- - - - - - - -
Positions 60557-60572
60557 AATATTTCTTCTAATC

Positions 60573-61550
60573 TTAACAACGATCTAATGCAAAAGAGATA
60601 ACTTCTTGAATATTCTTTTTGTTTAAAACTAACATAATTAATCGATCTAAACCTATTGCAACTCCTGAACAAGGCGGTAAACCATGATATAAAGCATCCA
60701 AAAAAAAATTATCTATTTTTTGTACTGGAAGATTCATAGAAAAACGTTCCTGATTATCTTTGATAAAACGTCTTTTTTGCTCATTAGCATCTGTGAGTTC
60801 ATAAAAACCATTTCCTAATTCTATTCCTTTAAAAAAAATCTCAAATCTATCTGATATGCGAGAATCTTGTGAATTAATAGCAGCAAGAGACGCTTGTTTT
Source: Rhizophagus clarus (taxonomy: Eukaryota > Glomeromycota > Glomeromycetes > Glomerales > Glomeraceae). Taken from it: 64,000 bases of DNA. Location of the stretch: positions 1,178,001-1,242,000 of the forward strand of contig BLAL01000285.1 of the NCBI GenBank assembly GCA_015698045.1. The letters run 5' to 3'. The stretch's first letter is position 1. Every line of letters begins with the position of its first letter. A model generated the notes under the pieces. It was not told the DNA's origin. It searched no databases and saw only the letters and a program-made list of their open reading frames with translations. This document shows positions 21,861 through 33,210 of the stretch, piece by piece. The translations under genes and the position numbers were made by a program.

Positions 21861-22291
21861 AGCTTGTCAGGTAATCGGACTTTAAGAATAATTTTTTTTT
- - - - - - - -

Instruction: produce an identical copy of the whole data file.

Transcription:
Positions 60557-60572
60557 AATATTTCTTCTAATC

Positions 60573-61550
60573 TTAACAACGATCTAATGCAAAAGAGATA
60601 ACTTCTTGAATATTCTTTTTGTTTAAAACTAACATAATTAATCGATCTAAACCTATTGCAACTCCTGAACAAGGCGGTAAACCATGATATAAAGCATCCA
60701 AAAAAAAATTATCTATTTTTTGTACTGGAAGATTCATAGAAAAACGTTCCTGATTATCTTTGATAAAACGTCTTTTTTGCTCATTAGCATCTGTGAGTTC
60801 ATAAAAACCATTTCCTAATTCTATTCCTTTAAAAAAAATCTCAAATCTATCTGATATGCGAGAATCTTGTGAATTAATAGCAGCAAGAGACGCTTGTTTT
Source: Rhizophagus clarus (taxonomy: Eukaryota > Glomeromycota > Glomeromycetes > Glomerales > Glomeraceae). Taken from it: 64,000 bases of DNA. Location of the stretch: positions 1,178,001-1,242,000 of the forward strand of contig BLAL01000285.1 of the NCBI GenBank assembly GCA_015698045.1. The letters run 5' to 3'. The stretch's first letter is position 1. Every line of letters begins with the position of its first letter. A model generated the notes under the pieces. It was not told the DNA's origin. It searched no databases and saw only the letters and a program-made list of their open reading frames with translations. This document shows positions 21,861 through 33,210 of the stretch, piece by piece. The translations under genes and the position numbers were made by a program.

Positions 21861-22291
21861 AGCTTGTCAGGTAATCGGACTTTAAGAATAATTTTTTTTT